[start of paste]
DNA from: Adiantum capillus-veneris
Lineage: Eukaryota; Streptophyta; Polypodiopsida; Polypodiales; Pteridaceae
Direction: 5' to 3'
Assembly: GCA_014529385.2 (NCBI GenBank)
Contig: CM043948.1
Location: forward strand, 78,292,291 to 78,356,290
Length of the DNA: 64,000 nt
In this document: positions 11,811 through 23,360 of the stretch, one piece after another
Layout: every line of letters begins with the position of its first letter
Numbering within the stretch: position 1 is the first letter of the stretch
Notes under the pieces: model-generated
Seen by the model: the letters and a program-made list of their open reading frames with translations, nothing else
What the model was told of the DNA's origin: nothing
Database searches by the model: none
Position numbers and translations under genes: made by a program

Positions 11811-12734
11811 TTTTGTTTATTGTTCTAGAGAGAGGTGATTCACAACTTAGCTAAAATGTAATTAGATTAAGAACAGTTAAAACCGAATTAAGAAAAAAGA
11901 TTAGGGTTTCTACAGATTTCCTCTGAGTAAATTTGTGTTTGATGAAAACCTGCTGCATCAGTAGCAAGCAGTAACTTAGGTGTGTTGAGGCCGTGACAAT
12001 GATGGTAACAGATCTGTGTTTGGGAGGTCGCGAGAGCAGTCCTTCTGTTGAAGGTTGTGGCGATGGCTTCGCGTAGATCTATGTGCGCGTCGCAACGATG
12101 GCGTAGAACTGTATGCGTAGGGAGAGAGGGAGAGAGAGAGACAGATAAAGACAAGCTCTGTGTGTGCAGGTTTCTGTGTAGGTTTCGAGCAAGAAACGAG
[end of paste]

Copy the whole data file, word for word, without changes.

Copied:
DNA from: Adiantum capillus-veneris
Lineage: Eukaryota; Streptophyta; Polypodiopsida; Polypodiales; Pteridaceae
Direction: 5' to 3'
Assembly: GCA_014529385.2 (NCBI GenBank)
Contig: CM043948.1
Location: forward strand, 78,292,291 to 78,356,290
Length of the DNA: 64,000 nt
In this document: positions 11,811 through 23,360 of the stretch, one piece after another
Layout: every line of letters begins with the position of its first letter
Numbering within the stretch: position 1 is the first letter of the stretch
Notes under the pieces: model-generated
Seen by the model: the letters and a program-made list of their open reading frames with translations, nothing else
What the model was told of the DNA's origin: nothing
Database searches by the model: none
Position numbers and translations under genes: made by a program

Positions 11811-12734
11811 TTTTGTTTATTGTTCTAGAGAGAGGTGATTCACAACTTAGCTAAAATGTAATTAGATTAAGAACAGTTAAAACCGAATTAAGAAAAAAGA
11901 TTAGGGTTTCTACAGATTTCCTCTGAGTAAATTTGTGTTTGATGAAAACCTGCTGCATCAGTAGCAAGCAGTAACTTAGGTGTGTTGAGGCCGTGACAAT
12001 GATGGTAACAGATCTGTGTTTGGGAGGTCGCGAGAGCAGTCCTTCTGTTGAAGGTTGTGGCGATGGCTTCGCGTAGATCTATGTGCGCGTCGCAACGATG
12101 GCGTAGAACTGTATGCGTAGGGAGAGAGGGAGAGAGAGAGACAGATAAAGACAAGCTCTGTGTGTGCAGGTTTCTGTGTAGGTTTCGAGCAAGAAACGAG